Voters Could Get the Chance to Ease Development Restrictions in San Francisco

A ballot initiative by San Francisco Mayor London Breed would make it easier for qualifying developments (e.g., developments that include affordable housing) to sidestep discretionary approvals.

1 minute read

February 6, 2020, 12:00 PM PST

By James Brasuell @CasualBrasuell


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Dan Backman / Flickr

"London Breed, the mayor of San Francisco and a strong supporter of liberalizing development in her city and California, has not had much luck pushing new housing ideas through the city’s board of supervisors," reports Conor Dougherty. So Mayor Breed is trying a new strategy: taking the pro-housing-development cause to voters.

"On Wednesday, the mayor is expected to submit a ballot measure that would amend the city’s charter so that buildings with a substantial amount of affordable housing — somewhere between 13 and 20 percent of units, depending on size — could sidestep the legislative process as long as they conform to local zoning codes," reports Dougherty.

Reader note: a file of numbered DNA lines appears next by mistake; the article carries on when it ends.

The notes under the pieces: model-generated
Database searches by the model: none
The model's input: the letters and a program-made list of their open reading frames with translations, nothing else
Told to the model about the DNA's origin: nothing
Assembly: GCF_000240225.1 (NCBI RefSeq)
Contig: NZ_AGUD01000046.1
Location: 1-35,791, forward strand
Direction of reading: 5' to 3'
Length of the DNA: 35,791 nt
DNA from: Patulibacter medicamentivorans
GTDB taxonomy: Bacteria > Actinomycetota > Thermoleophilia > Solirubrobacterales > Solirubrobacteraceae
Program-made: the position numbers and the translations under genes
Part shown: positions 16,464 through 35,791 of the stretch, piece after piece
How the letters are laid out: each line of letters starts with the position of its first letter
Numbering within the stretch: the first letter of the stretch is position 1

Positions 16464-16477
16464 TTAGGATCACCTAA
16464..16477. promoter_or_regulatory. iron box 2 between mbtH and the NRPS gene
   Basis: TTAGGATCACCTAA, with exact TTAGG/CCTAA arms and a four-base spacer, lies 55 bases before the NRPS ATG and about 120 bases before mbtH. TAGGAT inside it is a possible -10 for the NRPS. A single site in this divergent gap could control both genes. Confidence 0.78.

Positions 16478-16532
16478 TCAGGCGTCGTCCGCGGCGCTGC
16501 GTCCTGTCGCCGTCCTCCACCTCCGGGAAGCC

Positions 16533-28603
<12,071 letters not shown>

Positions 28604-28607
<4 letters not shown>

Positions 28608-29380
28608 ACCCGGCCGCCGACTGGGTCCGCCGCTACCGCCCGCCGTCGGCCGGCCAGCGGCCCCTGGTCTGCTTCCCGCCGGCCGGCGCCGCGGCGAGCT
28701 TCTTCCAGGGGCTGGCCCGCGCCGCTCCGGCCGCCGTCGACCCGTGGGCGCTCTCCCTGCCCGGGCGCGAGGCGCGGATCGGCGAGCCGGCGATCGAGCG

As noted by Dougherty, the proposed ballot initiative still has a long path to qualify for a public ballot in the city. Dougherty provides additional background on how the city makes it difficult for developers to win approvals of projects allowed "by right" in the city's zoning code.

Wednesday, February 5, 2020 in The New York Times

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